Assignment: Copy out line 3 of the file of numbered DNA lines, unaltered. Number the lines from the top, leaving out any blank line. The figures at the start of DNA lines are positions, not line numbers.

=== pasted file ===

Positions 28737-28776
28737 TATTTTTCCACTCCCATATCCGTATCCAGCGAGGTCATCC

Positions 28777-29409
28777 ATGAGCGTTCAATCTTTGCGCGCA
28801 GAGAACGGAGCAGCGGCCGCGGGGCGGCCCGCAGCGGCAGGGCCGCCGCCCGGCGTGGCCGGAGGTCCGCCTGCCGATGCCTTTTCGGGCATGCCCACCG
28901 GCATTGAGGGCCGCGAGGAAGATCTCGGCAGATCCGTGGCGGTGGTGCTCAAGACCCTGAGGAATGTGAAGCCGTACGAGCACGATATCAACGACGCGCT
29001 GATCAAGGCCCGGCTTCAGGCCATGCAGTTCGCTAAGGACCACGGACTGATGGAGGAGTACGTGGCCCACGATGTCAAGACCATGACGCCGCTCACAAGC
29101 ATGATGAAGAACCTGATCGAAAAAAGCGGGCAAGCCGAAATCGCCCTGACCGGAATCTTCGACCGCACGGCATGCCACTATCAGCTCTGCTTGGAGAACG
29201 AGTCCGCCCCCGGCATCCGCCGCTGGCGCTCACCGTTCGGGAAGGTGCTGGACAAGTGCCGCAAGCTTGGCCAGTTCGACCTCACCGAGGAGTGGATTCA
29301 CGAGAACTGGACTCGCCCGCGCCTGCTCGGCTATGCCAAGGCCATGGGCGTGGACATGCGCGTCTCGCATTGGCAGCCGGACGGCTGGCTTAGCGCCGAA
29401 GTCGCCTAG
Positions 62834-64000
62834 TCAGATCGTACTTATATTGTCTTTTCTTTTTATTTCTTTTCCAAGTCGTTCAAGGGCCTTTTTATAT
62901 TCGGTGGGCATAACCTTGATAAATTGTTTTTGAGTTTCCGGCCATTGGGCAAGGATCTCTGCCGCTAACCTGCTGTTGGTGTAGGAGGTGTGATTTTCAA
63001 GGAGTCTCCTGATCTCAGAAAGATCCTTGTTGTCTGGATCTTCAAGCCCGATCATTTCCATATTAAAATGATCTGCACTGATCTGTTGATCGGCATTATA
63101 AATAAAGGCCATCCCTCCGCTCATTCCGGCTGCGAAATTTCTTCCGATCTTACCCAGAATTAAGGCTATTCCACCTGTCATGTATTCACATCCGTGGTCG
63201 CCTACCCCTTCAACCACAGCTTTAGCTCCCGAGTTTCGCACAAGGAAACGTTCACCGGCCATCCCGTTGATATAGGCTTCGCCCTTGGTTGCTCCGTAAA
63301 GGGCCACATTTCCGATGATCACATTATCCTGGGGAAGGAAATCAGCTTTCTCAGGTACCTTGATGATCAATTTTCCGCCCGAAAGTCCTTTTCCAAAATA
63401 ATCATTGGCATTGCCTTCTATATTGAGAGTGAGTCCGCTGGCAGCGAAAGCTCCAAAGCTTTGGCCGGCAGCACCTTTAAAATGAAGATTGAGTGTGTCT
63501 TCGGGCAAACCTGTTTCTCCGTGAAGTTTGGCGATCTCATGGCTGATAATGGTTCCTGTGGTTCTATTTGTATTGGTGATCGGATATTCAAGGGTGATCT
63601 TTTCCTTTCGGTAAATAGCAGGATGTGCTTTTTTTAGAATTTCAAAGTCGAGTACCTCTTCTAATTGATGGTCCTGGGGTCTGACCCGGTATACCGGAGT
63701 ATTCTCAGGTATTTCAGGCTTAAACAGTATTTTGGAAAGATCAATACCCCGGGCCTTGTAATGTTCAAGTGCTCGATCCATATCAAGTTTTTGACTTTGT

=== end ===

Positions 28777-29409